Even conventionally-powered cars today are achieving fuel efficiency levels approaching that of more technologically complex hybrids. Who would have imagined popular cars getting 40 mpg or better, like the Dodge Dart, Chevy Cruze, Mazda3, Ford Fiesta, and many more in a field that’s growing ever larger each year?
VW and Audi have proven that clean diesel technology can also achieve 40+ mpg fuel efficiency while providing press-you-back-in-your-seat performance, and importantly, doing this while meeting 50 state emissions criteria. That’s saying something considering diesel has historically had a tough go of it meeting increasingly stringent emissions standards in California and elsewhere. Yet, with elegant engineering by these automakers and their diesel technology supplier Bosch – plus this country’s move to low-sulfur diesel fuel late last decade – ‘clean’ diesel was born.
I would be remiss if I didn’t mention natural gas vehicles. There was a time when quite a few automakers were exploring natural gas power in the U.S., but that faded and left Honda as the lone player in this market with its Civic Natural Gas sedan. Now others are joining in with dual-fuel natural gas pickups and vans, benefitting from advanced engine technologies, better natural gas tanks, and a sense that with increasing natural gas reserves in the U.S., demand for natural gas vehicles will grow. As Honda has shown with its Civic, it’s possible to operate on this alternative fuel while also netting admirable fuel efficiency.
All this advanced powertrain technology is important. It makes air quality and petroleum reduction goals achievable, even ones like the ethereal 54.5 mpg fleet fuel economy average requirement that looms for automakers by 2025. There’s no doubt that advanced technologies come at a cost and reaching a 54.5 mpg average will require the full range of efficiency technologies available, from better powerplants and transmissions to greater use of lightweight materials, aerodynamic design, and answers not yet apparent. But I’m betting we’ll get there in the most efficient way possible.
Ron Cogan is editor and publisher of Green Car Journal and editor of CarsOfChange.com
Natural gas vehicles are popular in Europe with nearly 100,000 on German roads. Italy has about 800,000 due to a favorable tax advantage plus rebates on new car purchases, exemptions from certain traffic rules, and an extensive, subsidized natural gas station network. Most European automakers offer at least one compressed natural gas (CNG) model. Volkswagen offers the Caddy 2.0-liter EcoFuel, extended Caddy Maxi 2.0-liter EcoFuel, Touran 1.4-liter TSI EcoFuel, Passat and Passat Estate 1.4-liter TSI EcoFuel, and now the eco up! Next year, these will be joined by an EcoFuel version of the VW Golf.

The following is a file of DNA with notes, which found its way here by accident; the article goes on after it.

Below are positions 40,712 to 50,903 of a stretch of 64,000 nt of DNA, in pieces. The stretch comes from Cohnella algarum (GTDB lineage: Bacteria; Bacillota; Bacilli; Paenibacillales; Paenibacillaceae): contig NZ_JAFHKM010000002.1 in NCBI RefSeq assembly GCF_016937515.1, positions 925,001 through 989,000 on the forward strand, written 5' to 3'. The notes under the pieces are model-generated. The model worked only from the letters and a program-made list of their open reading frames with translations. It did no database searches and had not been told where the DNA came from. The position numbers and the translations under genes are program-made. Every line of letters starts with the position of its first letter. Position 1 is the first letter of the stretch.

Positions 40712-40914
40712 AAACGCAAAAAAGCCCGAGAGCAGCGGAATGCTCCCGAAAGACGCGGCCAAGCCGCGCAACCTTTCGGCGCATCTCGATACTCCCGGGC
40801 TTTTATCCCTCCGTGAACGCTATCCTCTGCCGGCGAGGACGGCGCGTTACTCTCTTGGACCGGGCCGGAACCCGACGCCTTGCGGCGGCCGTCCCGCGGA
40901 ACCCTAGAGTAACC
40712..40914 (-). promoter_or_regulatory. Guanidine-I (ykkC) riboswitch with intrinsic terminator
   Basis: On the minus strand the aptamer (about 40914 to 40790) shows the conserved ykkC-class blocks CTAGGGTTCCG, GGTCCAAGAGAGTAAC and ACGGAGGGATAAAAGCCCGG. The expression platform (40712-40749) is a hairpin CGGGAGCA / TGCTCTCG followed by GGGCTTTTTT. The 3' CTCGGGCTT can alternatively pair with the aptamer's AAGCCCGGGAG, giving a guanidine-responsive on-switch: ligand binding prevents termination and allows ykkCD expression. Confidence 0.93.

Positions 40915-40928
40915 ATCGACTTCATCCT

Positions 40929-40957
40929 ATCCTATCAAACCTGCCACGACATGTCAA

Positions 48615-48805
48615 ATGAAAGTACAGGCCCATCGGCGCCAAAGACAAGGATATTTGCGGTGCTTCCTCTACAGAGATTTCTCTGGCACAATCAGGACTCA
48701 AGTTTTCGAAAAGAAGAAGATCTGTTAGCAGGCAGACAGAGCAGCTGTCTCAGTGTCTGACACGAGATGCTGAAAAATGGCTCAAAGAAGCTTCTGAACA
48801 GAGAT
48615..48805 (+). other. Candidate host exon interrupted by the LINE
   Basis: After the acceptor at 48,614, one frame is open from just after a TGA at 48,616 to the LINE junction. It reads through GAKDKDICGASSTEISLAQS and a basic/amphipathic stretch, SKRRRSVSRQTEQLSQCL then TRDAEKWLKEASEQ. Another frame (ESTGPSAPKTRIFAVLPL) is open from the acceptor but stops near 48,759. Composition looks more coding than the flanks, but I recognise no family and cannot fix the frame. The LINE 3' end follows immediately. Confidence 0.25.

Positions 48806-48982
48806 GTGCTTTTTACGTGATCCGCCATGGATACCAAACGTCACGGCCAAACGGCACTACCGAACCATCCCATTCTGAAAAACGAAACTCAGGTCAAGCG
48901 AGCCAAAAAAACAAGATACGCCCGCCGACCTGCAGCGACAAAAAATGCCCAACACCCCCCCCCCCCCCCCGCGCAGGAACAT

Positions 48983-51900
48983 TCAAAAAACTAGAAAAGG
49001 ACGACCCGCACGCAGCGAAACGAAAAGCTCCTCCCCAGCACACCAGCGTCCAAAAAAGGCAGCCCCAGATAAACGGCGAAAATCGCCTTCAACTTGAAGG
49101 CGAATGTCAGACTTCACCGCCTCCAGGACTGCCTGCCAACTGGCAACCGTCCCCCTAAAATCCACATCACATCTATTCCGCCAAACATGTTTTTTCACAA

The eco up! features Volkswagen’s newly developed three-cylinder, 1.0-liter gasoline engine. Here, the lightweight, aluminum 12-valve engine was designed to operate on natural gas, but can run on unleaded premium gasoline as well. Driving on natural gas, it produces 67 horsepower and 66 lb-ft torque, a combination that motivates this four-place urban car from zero to 60 mph in about 16 seconds with a 102 mph top speed.
Natural gas is stored in two subfloor tanks near the rear axle. This location means they don’t reduce useable space, although they do displace the normal spare tire recess. The eco up! has a total range of 373 miles – 236 miles on natural gas and another 137 miles on the reserve gasoline tank.
According to Volkswagen, the new eco up! is currently the world’s most fuel-efficient natural gas passenger car with consumption of just 2.9 kg of natural gas per 100 kilometers. This equates to roughly 56 U.S. mpg. Helping achieve this fuel efficiency are low vehicle weight, good aerodynamics, low rolling resistance tires, BlueMotion Technologies Stop/Start system, and regenerative braking.
A major benefit for natural gas cars like the eco up! is that they are not limited to just natural gas, but can also operate on alternative fuels such as renewable biomethane. When produced from straw, animal and biological wastes, or plant byproducts, biomethane does not compete with food crops, which is currently the case with biodiesel and ethanol. Biomethane is also CO2-neutral since the car only emits as much CO2 during combustion as is absorbed by feedstock plants while growing. Today, biomethane is blended with traditional natural gas at a quarter of Germany’s natural gas stations and is available as pure biomethane at about 100 stations.
Natural gas vehicles can additionally run on e-gas, also known as ‘power-to-gas.’ Electricity produced by wind or solar power is used to produce hydrogen by electrolysis, and in a second step the hydrogen is converted to methane to be used in vehicles. As fuel cell vehicles become economically practical, the hydrogen can be used directly in vehicles. Importantly, e-gas represents a way to store overcapacities from renewable sources in the form of methane or hydrogen for use in vehicles or electrical generation plants when wind isn’t blowing or the sun isn’t shining.